The Dragon of the Black Pool

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Deep the waters of the Black Pool, colored like ink;

They say a Holy Dragon lives there, whom men have never seen.

Beside the Pool they have built a shrine; the authorities

have established a ritual;

A dragon by itself remains a dragon, but men can make it a god.

Prosperity and disaster, rain and drought, plagues and pestilences—

By the village people were all regarded as the Sacred Dragon’s doing.

They all made offerings of sucking-pig and poured libations of wine;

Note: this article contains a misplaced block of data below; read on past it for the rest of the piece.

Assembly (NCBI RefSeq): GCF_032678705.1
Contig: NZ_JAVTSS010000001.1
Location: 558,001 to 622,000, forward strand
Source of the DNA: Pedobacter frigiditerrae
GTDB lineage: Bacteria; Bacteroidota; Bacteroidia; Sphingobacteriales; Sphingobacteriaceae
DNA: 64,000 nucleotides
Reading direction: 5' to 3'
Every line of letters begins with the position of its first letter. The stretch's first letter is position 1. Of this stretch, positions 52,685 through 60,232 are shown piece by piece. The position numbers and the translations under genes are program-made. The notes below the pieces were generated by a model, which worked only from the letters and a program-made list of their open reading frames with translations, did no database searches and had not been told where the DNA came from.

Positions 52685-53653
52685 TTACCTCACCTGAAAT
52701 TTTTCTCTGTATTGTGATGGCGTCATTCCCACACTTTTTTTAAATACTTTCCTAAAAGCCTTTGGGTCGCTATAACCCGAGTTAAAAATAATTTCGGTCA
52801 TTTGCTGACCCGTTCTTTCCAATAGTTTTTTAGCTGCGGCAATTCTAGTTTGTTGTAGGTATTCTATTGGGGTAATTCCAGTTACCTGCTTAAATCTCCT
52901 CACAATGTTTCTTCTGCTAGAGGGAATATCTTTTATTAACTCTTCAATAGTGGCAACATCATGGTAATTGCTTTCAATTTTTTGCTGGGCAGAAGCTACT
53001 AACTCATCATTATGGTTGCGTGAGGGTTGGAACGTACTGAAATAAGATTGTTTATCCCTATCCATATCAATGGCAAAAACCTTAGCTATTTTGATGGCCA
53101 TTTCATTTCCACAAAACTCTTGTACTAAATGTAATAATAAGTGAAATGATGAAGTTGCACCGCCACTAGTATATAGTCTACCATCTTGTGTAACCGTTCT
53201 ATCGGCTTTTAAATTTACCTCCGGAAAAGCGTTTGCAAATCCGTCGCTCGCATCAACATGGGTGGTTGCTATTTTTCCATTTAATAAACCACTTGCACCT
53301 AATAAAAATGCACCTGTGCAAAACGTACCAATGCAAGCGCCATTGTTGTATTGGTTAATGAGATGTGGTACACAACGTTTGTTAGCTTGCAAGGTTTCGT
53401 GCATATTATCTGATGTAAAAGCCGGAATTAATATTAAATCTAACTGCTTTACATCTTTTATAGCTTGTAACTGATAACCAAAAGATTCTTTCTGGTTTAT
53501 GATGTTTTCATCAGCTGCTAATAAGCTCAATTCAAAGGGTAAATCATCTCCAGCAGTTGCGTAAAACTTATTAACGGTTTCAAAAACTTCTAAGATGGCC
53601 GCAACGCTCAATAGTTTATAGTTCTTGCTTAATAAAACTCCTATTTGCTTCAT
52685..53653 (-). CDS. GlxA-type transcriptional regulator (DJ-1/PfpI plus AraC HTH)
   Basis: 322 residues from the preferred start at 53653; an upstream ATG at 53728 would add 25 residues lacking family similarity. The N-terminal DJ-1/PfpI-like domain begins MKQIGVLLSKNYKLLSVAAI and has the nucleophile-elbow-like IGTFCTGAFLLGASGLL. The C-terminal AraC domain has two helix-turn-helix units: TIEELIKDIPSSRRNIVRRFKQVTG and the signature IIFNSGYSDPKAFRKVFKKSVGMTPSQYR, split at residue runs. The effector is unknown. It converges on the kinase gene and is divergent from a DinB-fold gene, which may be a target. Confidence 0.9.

The morning prayers and evening gifts depended on a “medium’s” advice.

When the dragon comes, ah!

The wind stirs and sighs

Paper money thrown, ah!

Silk umbrellas waved.

When the dragon goes, ah!

The wind also—still.

Incense-fire dies, ah !

The cups and vessels are cold.

Meats lie stacked on the rocks of the Pool’s shore;

Wine flows on the grass in front of the shrine.

I do not know, of all those offerings, how much the Dragon eats;

But the mice of the woods and the foxes of the hills are continually drunk and sated.

Why are the foxes so lucky?

What have the sucking-pigs done,

That year by year they should be killed, merely to glut the foxes?

That the foxes are robbing the Sacred Dragon and eating His sucking-pig,

Beneath the nine-fold depths of His pool, does He know or not? 

© Bai Juyi